American Sacred Stories

American Sacred Stories

Explain the “one favorite plot” and give your own example

American Sacred Stories
• “Traditional sacred stories tell people who they are, where they have come from, what their tasks out to be, and what their world means. In other words, sacred

stories are creeds in narrative form; they tell people the basic beliefs they hold about their human condition” (Albanese 293).

• In popular culture, these narratives unite us by providing a common pool of meaning for all to share.

• There are thousands of plots enacted on the stage or are developed in novels and short stories, but they can be reduced to a few often-repeated plots.

• One is boy and girl meet, boy and girl win each other, a triangle complicated the romance, a trusted friend betrays the family, and other family tales.

• We almost always know how they are going to end. Why bother to watch? Because we are being told what the world means and how it means.

• These fictional tales in popular culture work much like the sacred stories so important to religious traditions.

• There is one favorite plot that dominates these dramas troubles in paradise with eventual redemption for a hard-pressed community.

• Typically, the story turns on a wholesome and innocent society invaded from outside by overwhelming evil.

• Members of the society are caught off guard and unable to defend themselves because of circumstances.

• Just in the nick of time, a powerful stranger, also from outside, comes to save them. His past and his background are impressive but unclear.

• He seems to want nothing, not even sexual favors, from members of the community.

• Once he has conquered evil forces through acts of sudden and righteous violence, he leaves members of the redeemed society to continue their peaceful lives as

before. (Star Wars, Superman)

Terms which apply to this topic
• Pantheism: worldview of Star Wars: comes from Greek word “pan” meaning all and “theism” meaning God; belief that the impersonal God is one essence with the

universe; God inhabits all things; God is not separated from the universe but is contained within it, foundation of most Hindu, Buddhist, and New Age religions.

• Atheism: the belief there is no god.

• Agnosticism: two Geek words: a, meaning “no” and gnosis, meaning “to know.” One who doesn’t know whether there is a god. Some believe that no one can ever know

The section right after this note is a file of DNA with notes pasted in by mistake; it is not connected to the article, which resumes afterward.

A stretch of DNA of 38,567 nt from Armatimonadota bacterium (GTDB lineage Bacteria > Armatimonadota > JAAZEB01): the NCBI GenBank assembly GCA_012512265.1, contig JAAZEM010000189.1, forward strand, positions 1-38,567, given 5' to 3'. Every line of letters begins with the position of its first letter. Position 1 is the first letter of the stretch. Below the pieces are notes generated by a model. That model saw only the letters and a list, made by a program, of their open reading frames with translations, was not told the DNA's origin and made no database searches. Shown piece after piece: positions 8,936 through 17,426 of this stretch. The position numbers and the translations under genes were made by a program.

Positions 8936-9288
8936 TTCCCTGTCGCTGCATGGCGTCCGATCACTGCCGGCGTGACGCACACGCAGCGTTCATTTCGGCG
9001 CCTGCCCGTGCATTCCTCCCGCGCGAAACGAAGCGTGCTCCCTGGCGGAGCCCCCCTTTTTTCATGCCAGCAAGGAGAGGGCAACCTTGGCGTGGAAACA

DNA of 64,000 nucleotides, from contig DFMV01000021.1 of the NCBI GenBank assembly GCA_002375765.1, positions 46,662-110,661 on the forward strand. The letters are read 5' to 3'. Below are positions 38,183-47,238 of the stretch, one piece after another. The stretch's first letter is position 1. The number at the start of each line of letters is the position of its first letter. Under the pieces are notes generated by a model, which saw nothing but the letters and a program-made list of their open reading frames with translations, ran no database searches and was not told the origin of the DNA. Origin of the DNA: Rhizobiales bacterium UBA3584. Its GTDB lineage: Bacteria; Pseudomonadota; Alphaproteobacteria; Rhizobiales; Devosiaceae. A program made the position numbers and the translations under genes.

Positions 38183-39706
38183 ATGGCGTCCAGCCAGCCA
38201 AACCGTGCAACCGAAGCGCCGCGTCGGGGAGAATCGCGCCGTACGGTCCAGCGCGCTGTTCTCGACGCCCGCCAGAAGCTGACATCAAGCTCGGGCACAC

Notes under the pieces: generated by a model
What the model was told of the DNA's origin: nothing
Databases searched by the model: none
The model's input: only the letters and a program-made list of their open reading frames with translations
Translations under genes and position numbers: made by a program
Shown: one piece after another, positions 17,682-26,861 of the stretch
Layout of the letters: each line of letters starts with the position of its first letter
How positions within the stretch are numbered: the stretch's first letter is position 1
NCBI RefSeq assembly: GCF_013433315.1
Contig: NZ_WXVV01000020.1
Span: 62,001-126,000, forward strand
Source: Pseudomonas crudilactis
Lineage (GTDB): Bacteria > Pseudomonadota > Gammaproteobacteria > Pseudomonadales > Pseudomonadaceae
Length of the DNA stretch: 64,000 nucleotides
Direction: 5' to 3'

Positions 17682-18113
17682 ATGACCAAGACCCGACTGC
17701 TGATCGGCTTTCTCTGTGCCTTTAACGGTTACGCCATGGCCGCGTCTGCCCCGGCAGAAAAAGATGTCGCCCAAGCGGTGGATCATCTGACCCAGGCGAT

whether there is a god or ultimate being.

• Deism: A religion whose followers believe in a God who created the universe, established its rules of behavior, set it going, left, and hasn’t been seen since.

• Mythology: a sacred story which explains how the world and humanity evolved into their present form.

Star Wars: An Epic Myth

Reworks multitude of old stories

• Reluctant hero
• Warrior-wizard
• Brave, beautiful princess
• Monstrous villain

Modern Fairy Tale—a myth Space fantasy—space opera is it a monomyth?

Mythic Patterns: Different eras. Different heroes. Same mythic qualities.

1. Departure/Separation
The first section of the story is about the separation of the hero from the normal world. Separation has symbolic echo of infant transitioning away from the mother and

so has a scary feel to it.

• The call to adventure
• Refusal of the Call
• Supernatural Aid
• Crossing of the First Threshold
• Entering the Belly of the Whale

2. Initiation
In the main part of the story the hero is initiated into true heroic stature by various trials and rites. Through daring and battle, his true character emerges.

• Road of Trials
• The meeting with the Goddess
• Atonement with the Father
• Apotheosis
• The Ultimate Boon

3. Return
After initiation, the hero can be cleansed and return in triumph to deserved recognition, although this in itself may not be without its trials and tribulations.

• Refusal of the Return
• Magic Fight
• Rescue from without
• Crossing of the Return Threshold
• Master of the Two worlds
• Freedom to live

Secular Humanism
• Accept a world view or philosophy called naturalism, in which the physical laws of the universe are not superseded by nonmaterial or supernatural entities such

as demons, gods, or other ‘spiritual’ beings outside the realm of the natural universe.
• Typically describe themselves as atheist or agnostic
• May have become comfortable with SH after a period of deism.
• Do not rely upon gods or other supernatural forces to solve their problems or provide guidance for their conduct.
• Rely instead on reason, history, science, and personal experience to form an ethical/moral foundation and to create meaning in their life.

4 : Reason, history, science, and personal experience to create meaning for their life.

Define sports a comptetion, activety, that requires qualy involving a game mental mostestion aims at fun or play informal or informal

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